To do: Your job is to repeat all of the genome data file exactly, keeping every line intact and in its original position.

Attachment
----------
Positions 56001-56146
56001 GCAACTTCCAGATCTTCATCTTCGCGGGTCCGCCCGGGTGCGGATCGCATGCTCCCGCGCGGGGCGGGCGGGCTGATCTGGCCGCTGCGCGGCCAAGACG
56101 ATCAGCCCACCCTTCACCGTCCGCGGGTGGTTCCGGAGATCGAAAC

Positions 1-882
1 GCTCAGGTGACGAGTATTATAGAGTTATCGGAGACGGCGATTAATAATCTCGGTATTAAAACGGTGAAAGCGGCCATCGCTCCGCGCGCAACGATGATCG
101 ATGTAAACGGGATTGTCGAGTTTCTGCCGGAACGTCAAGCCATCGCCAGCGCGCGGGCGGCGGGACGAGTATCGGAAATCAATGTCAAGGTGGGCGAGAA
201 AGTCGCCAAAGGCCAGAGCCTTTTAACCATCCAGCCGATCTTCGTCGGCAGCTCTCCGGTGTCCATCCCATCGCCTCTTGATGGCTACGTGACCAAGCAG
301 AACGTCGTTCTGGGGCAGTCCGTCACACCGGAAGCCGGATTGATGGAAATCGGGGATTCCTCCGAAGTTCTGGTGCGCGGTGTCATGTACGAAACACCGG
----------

Positions 56001-56146
56001 GCAACTTCCAGATCTTCATCTTCGCGGGTCCGCCCGGGTGCGGATCGCATGCTCCCGCGCGGGGCGGGCGGGCTGATCTGGCCGCTGCGCGGCCAAGACG
56101 ATCAGCCCACCCTTCACCGTCCGCGGGTGGTTCCGGAGATCGAAAC

Positions 1-882
1 GCTCAGGTGACGAGTATTATAGAGTTATCGGAGACGGCGATTAATAATCTCGGTATTAAAACGGTGAAAGCGGCCATCGCTCCGCGCGCAACGATGATCG
101 ATGTAAACGGGATTGTCGAGTTTCTGCCGGAACGTCAAGCCATCGCCAGCGCGCGGGCGGCGGGACGAGTATCGGAAATCAATGTCAAGGTGGGCGAGAA
201 AGTCGCCAAAGGCCAGAGCCTTTTAACCATCCAGCCGATCTTCGTCGGCAGCTCTCCGGTGTCCATCCCATCGCCTCTTGATGGCTACGTGACCAAGCAG
301 AACGTCGTTCTGGGGCAGTCCGTCACACCGGAAGCCGGATTGATGGAAATCGGGGATTCCTCCGAAGTTCTGGTGCGCGGTGTCATGTACGAAACACCGG